What a start. Tutorial before the lecture. Fitting a 90 minute lecture into 60 minutes. A proxy server that blocked everything we tried to do online. How incredibly frustrating.

So I’m sorry about that. If I could do anything about these things, I would. I will, at least, pass a bit of feedback on to the powers-that-be. I felt the lecture was fun, anyway, once we’d got going, and while the tutorial was left rather insipid due to the above problems, hopefully you will have caught enough enthusiasm to get stuck into this whole online portfolio thing over the next few days.

I augmented the lecture that I gave this time last year a little bit. You will find plenty of information from the lecture notes for that lecture by clicking here, as well as some (hopefully) interesting pontification on how we can learn music today, background on where the vocal warm-ups came from, and so on.

Extra things from the lecture

After the warm-up games I inserted a short vocal piece I knocked-up last year to encourage students to improvise in Aeolean mode. Actually, if you sharpen the F it’s rather attractive in A Dorian, too. The process for teaching it was bottom part first (nice and easy), then the top part (which really is the middle part, sorry about that), then divide into two and perform those parts together. Then teach everyone the top part, divide in 3 parts, add middle then top parts. Layer in and out as you feel fit. Hey presto, 3 part singing. Finally, ask some to sing a drone, which then becomes a bed for solo improvs. You can easily transfer this to instruments, and because it’s aeolian A, it’s easy for kids who don’t know keyboard or have mallet percussion instruments to improv on too.

Drone and Chant

From this we followed a similar kind of pedagogical approach to learning 6834, from my Symphony for a Child. This is written up in my old lecture notes, as well as on my website, so you can download the score and other resources from there.

The idea in the tutorial was to use a GarageBand file of this piece to improvise our own solo over, which then extends the performance to improv in class and then the improv to composition (by way of recording and improving). We spent 15 mins doing this with the second tute, but obviously couldn’t do it meaningfully with the first.


In the lecture I also mentioned the Music Technology in Education Conference (#MTEC2011). Through a special arrangement with the university, you can be released on April 11th-13th (there will also be a little bit of set-up work on the 10th, too) to attend the conference as a gopher. Gophers will be attending sessions and will have the job of helping the presenter or other delegates if needs be, but can join in with the session if not and if space. Note you will need to bring your own pack lunch. There are incredible speakers and sessions as you can see on the website, and full registration is $700, so to attend in this capacity is a great opportunity for a limited number of you. As I write, there are 4 places left.


As mentioned, things didn’t go so well in the tutorial, because the university’s proxy server blocked us from joining Twitter and setting up a blog on WordPress (or elsewhere). The idea was to do these things hands-on to help the more technophobic of you. Therefore I am including the following tutorial videos to show you exactly what you need to do. Remember, you can use any blog, including the very popular tumblr or blogger, or any other website builder, such as Google Sites but I am using Wordpress so if you think you’ll need help, use that. Here’s how to set up a WordPress account:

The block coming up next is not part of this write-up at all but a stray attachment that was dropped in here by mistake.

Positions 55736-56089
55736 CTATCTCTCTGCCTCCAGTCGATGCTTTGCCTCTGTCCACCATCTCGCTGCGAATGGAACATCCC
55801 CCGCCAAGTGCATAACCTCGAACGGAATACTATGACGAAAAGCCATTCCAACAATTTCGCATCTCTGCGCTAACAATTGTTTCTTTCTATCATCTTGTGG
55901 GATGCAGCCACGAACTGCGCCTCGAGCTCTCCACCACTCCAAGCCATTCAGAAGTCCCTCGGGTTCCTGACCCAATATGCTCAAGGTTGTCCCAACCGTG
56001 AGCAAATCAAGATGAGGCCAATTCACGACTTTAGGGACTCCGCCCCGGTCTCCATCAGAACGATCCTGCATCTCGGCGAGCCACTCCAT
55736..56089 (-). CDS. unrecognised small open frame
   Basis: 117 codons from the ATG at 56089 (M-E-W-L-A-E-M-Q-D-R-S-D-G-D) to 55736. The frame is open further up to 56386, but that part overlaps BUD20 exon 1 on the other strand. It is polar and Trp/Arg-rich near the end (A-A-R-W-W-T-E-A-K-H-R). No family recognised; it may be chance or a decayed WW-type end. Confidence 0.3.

And here’s the real me telling you how to write your first post:

I also asked you to set up a Twitter account. I know some of you morally object to this, and fair enough, but give it a go anonymously if you have to. And please PLEASE try using it as a research tool. You will be amazed how powerful it is. I don’t think I should need to put instructions for how to join Twitter up here. When you’ve finished, I asked you to write a first tweet, about anything you like, but make sure you put the #UWSMTeach hashtag in it (in any order).

I also suggest you do a Twitter search for #UWSMTeach to see what your peers have been saying, and also search for #musedchat which is the hashtag used my music educators worldwide. If you have a music education question, try asking it and adding that hashtag – you will be surprised how many responses you get and how quickly, probably.

Last but not least, I gave you some homework. So here’s your checklist:

  1. Join Twitter and write your first Tweet.
  2. Begin your web presence by creating a blog – WordPress if you’re not sure which one to choose.
  3. Watch Ken Robinson’s 2006 TED talk called Do Schools Kill Creativity.
  4. Write a blog on your thoughts about what Ken says in this video. What does it make you think about the importance of Music education? Are you passionate to advocate for your career?
  5. Last but not least, email me the address of your blog so I can add you to the community list.

Tired? Sorry about that. Excited? I hope so. Enjoy the Ken Robbo.

One response to “#UWSMTeach lecture 1, 2011”

  1. Uwsmteach Lecture 1 2011…

    […]In the lecture I also mentioned the Music Technology in Education Conference (#MTEC201). Through a special arangement with the[…]…

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